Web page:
Central Station – Lavie Tidhar

I’m an unashamed fan of Lavie Tidhar’s work.  So, I was very excited at the opportunity to read his latest novel, Central Station (published by Tachyon Publications, who provided a review copy through NetGalley).  And every page was a delight.

Central Station is an amalgam of several previously published pieces of short fiction, woven together with new material into a composite novel.  All of the pieces are set in or around Central Station itself, a spaceport built just outside Tel Aviv, in a post-war, post-fossil fuel society.

For all its futuristic setting, Central Station speaks to the world we live in now.  This is a novel about borders and connections, emigration and diaspora and the families we are born into or create for ourselves.  Where people are blends of human and machine, and religion is a literal drug.

Humanity has colonised the stars, and Central Station itself is the jumping off point to those varied communities in space.  The community that has built up around the spaceport is a melting pot of cultures and races, living and working in an informal economy of shebeens, salvage and more and less legal bioengineering.  The novel follows several of the residents of that community as their lives cross and interact.

In Tidhar’s novel, the connections between family and community are manifested through The Conversation: an all-encompassing background chatter of intertwined social media, facilitated by devices implanted at birth.  For some, that level of connection is not enough, and one family patriarch, Weiwei Zhong, made a deal to ensure that his family and descendants will all share each others’ memories.  But the volume of memories are threatening to overwhelm the bootleg technology, leaving his son with the equivalent of dementia as he tries to manage and process the volume of data.  Boris Chong returns from the stars to assist his ailing father, but finds himself confronting the family drama he sought to escape by emigrating and reconnecting with a lost love, Miriam Jones.

The world left behind does not stand still for those emigrants and returners.  Relativity means those who leave and return have not aged as much as those left behind.  As always, the person who leaves expects the place they have left to remain the same, but is the one who often changes least, struggling to cope with a home that has not stood still since their departure.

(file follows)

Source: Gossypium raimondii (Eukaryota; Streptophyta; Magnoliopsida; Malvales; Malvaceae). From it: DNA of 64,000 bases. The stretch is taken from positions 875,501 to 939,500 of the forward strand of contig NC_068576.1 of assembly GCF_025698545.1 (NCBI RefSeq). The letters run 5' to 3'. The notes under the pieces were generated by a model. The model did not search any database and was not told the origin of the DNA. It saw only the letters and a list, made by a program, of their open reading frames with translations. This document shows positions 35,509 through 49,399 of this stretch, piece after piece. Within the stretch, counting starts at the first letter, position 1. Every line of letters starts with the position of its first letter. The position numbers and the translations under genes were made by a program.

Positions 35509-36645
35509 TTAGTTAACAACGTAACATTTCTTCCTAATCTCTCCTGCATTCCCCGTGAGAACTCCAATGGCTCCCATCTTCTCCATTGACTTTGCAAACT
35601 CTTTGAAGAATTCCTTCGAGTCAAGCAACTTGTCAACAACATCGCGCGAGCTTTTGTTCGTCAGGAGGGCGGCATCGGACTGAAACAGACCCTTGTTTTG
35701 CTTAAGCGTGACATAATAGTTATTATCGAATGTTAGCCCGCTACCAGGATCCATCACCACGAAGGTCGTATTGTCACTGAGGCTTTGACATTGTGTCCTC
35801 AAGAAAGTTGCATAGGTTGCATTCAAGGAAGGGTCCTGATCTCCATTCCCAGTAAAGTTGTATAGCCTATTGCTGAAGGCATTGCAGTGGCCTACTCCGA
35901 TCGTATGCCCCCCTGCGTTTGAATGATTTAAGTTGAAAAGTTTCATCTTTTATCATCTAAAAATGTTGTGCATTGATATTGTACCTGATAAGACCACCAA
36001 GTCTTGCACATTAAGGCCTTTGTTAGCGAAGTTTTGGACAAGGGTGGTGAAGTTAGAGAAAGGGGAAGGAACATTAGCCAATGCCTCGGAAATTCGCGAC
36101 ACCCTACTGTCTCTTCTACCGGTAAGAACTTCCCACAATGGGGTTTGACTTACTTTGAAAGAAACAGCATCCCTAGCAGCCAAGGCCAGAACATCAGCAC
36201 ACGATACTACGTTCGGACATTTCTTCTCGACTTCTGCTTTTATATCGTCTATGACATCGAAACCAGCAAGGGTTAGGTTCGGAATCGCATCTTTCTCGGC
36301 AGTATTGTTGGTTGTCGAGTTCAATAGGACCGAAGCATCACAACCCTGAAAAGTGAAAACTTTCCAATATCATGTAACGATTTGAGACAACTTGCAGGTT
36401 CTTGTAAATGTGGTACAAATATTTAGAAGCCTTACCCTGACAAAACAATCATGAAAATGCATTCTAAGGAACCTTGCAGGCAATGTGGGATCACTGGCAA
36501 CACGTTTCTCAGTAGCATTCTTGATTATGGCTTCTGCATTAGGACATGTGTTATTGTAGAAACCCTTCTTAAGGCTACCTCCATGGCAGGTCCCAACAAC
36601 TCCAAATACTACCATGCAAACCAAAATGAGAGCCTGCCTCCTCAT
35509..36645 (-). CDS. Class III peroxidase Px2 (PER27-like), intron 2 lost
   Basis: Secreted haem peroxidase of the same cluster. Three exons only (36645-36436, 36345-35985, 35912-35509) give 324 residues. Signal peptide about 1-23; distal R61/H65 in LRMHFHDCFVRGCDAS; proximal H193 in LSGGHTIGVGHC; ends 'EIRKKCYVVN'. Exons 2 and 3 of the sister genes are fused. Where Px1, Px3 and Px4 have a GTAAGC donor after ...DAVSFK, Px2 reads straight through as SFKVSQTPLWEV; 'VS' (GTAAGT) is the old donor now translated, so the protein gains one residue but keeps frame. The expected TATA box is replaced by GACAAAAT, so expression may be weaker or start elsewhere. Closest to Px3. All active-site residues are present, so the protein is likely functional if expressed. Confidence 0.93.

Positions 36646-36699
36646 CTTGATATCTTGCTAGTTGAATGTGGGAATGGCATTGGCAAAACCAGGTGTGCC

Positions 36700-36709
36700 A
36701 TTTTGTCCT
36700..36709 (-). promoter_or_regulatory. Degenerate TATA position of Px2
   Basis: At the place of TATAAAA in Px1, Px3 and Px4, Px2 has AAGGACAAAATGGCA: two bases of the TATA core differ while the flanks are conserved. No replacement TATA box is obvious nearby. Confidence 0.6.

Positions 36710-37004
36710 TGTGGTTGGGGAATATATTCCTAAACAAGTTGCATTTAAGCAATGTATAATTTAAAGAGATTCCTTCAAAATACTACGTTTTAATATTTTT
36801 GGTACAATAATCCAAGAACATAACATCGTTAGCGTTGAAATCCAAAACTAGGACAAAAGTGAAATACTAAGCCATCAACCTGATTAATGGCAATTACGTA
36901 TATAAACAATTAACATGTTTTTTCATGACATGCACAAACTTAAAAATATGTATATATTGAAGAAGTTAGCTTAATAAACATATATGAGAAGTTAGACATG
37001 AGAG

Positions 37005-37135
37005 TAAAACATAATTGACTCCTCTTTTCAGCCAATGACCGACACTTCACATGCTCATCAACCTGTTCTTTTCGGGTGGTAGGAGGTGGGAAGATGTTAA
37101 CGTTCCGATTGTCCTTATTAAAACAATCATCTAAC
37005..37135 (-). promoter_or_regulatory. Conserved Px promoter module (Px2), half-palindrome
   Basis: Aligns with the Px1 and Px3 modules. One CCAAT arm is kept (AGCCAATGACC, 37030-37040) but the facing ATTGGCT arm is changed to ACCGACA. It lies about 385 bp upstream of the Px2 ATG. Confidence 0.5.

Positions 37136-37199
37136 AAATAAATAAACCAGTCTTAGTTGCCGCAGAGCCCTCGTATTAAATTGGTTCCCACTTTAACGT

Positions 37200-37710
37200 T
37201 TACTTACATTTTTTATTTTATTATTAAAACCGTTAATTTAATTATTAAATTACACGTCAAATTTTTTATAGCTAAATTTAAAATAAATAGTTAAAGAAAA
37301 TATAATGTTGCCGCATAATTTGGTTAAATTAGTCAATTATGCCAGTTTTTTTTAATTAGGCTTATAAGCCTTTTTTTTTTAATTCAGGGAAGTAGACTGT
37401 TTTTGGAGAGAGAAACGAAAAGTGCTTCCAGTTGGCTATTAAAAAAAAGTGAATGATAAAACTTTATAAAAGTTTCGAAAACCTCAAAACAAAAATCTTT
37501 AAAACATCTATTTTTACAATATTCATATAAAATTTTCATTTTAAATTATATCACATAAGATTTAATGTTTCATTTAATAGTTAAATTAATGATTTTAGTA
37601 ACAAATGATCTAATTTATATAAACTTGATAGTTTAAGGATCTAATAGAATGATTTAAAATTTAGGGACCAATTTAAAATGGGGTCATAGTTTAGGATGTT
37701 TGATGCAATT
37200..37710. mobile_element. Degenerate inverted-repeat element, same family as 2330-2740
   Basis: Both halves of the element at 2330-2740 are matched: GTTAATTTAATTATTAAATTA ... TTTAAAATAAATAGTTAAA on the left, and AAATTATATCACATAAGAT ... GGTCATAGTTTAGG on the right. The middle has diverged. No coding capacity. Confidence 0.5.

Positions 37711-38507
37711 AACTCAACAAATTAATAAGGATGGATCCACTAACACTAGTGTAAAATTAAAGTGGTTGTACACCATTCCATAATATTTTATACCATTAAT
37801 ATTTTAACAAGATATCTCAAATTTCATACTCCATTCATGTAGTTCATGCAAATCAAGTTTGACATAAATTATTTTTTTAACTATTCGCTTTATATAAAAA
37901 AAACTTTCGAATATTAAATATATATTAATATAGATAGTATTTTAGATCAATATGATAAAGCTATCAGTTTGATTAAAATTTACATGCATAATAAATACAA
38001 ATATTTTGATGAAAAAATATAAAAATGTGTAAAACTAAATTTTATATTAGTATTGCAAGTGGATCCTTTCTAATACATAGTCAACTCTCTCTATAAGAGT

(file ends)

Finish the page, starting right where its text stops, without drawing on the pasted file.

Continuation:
Around Boris Chong and his family accrete a number of other vignettes of Central Station residents and visitors.  Miriam Jones’s brother Achimwene Jones is a collector and seller of antique books.  He has no node, making him deaf to The Conversation.  But his very isolation and distance from others makes him irresistibly fascinating to Carmel, a strigoi, and Boris’s ex.  Infected with a virus, Carmel is a data-vampire, gifted with the ability – and need – to feed on the knowledge and memories of others.  She becomes integral to a piece of digital performance art made by a god-artist called Eliezer.  In order to help Carmel, Motl, a homeless cyborg former soldier, supplies a drug called Crucifixation, creating tensions in his relationship with the fully-human Isobel Chow.  A relationship that in itself is a taboo.

Motl’s story speaks to how we treat and value the military.  With the conflict that they were created for long concluded, the former cyborg soldiers are discarded and treated as less than human.  Left to beg for scraps, they live on the very margins of society.  But these cyborg soldiers are not as disposable as was originally envisaged.  Their essential humanity persists.  Ostracised for their fusion with the mechanical, they watch from sidelines as, ironically, humanity becomes ever more enmeshed with the digital.

Central Station comes together to become a complex and multi-layered novel that speaks of family and the nature of humanity.  It’s a beautiful thing, and it would be a crime if it doesn’t get some award nominations next year.